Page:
where's dstogov?

Help
2005-01-09
2013-06-04
  • Elizabeth Fong
    Elizabeth Fong
    2005-01-09

    There have been concerns among people in the Debian project that Turck MMCache binaries are undistributable under the GPL.  Without a license exception to link against PHP, or an LGPL license, it is violating the GPL to distribute binaries linked against PHP-licensed code, including PHP itself.  Some people are contemplating removing turck-mmcache from the Debian archives because of this legal difficulty.  As a user of turck-mmcache on Debian, I'd hate to see that happen.  Unfortunately, we have the situation of a defunct company owning the copyright, so I'm not sure how we can get relicensing accomplished now (although a Russian pointed out a quirk of Russian law that may allow the copyright to fall into public domain or back to Dmitry Stogov).

    PHP license or LGPL would probably be preferable to ensure that distribution is legal.

    References:
    http://lists.debian.org/debian-legal/2005/01/msg00130.html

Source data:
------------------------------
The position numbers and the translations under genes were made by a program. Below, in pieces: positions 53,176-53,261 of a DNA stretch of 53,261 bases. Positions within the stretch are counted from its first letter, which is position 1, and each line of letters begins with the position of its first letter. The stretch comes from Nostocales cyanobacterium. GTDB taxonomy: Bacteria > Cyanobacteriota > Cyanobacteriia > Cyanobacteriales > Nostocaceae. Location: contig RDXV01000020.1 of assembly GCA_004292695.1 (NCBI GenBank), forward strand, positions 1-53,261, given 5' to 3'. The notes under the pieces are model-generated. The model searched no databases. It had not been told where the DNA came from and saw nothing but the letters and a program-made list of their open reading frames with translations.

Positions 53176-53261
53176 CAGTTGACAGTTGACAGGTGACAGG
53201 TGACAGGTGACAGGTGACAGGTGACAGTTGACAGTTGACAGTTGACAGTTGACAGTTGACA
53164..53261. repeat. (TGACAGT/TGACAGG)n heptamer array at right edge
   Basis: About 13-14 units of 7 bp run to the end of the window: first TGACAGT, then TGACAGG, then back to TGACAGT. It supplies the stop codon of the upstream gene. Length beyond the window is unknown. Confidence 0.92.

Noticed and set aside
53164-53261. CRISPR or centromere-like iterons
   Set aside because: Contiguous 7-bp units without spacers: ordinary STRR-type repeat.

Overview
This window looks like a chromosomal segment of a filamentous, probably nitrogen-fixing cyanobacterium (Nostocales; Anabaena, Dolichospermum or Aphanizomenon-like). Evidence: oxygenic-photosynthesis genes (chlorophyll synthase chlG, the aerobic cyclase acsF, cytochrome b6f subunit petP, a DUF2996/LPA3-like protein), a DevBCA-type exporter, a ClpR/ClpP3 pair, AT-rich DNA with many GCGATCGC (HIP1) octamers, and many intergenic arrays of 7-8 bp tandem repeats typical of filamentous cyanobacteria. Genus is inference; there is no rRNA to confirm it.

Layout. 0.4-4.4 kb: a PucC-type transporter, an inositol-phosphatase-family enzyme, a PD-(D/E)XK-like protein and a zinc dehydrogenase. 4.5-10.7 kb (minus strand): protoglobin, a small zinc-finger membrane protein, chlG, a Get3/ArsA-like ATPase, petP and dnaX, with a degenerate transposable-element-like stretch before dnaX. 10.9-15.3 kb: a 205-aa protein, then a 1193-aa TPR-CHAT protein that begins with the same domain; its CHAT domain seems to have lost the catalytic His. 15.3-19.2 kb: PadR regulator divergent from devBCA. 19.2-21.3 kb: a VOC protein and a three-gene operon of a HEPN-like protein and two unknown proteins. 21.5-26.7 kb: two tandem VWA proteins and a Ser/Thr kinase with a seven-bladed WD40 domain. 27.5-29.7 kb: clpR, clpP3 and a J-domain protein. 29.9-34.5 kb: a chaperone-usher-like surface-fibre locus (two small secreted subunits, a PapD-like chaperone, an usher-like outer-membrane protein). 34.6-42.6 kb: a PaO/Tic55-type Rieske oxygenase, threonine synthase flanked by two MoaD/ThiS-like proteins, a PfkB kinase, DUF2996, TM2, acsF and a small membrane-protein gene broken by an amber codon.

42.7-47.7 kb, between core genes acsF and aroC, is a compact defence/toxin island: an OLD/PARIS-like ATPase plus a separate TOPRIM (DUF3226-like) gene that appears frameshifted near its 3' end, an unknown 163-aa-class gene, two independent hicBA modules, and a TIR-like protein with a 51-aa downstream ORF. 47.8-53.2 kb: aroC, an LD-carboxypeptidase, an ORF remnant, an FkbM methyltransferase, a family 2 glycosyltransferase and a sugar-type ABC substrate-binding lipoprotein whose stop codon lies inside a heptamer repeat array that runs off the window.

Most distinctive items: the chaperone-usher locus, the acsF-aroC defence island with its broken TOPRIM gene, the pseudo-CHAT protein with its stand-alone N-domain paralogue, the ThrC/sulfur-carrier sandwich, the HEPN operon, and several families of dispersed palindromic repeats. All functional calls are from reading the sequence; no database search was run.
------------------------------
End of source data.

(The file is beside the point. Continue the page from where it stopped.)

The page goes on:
http://bugs.debian.org/280864
    (I was mistaken about the "presumably because they put him to work on Zend Optimizer, and didn't
    want him contributing to a competing project" clause - my apologies)

     
  • Jonathan Oxer
    Jonathan Oxer
    2005-01-09

    As Elizabeth pointed out, the current licensing of Turck-mmcache means it cannot be distributed as binaries by Debian.

    The recent fork (eaccelerator: http://eaccelerator.sourceforge.net/Home\) is still under GPL and so has the exact same problem.

    What we need is the mmcache codebase relicensed to be compatible with PHP. However, the big problem is that the copyright owner is Turcksoft (which I believe is now a defunct company) since Dmitry wrote it under contract to them, and under standard copyright law the copyright of "work for hire" rests with the employer not with the creator. Eaccelerator have taken the mmcache codebase and stripped out Turcksoft's copyright notices and replaced them with Dmitry's name, but unless someone can show otherwise I'm pretty sure that's illegal.

    The catch-22 is that the codebase needs to be relicenced so that someone else can continue development, but it can't be relicenced because the copyright holder is defunct.

    If anyone has any ideas how to resolve this, please speak up now.

     
    • "What we need is the mmcache codebase relicensed to be compatible with PHP. However, the big problem is that the copyright owner is Turcksoft (which I believe is now a defunct company) since Dmitry wrote it under contract to them, and under standard copyright law the copyright of "work for hire" rests with the employer not with the creator. "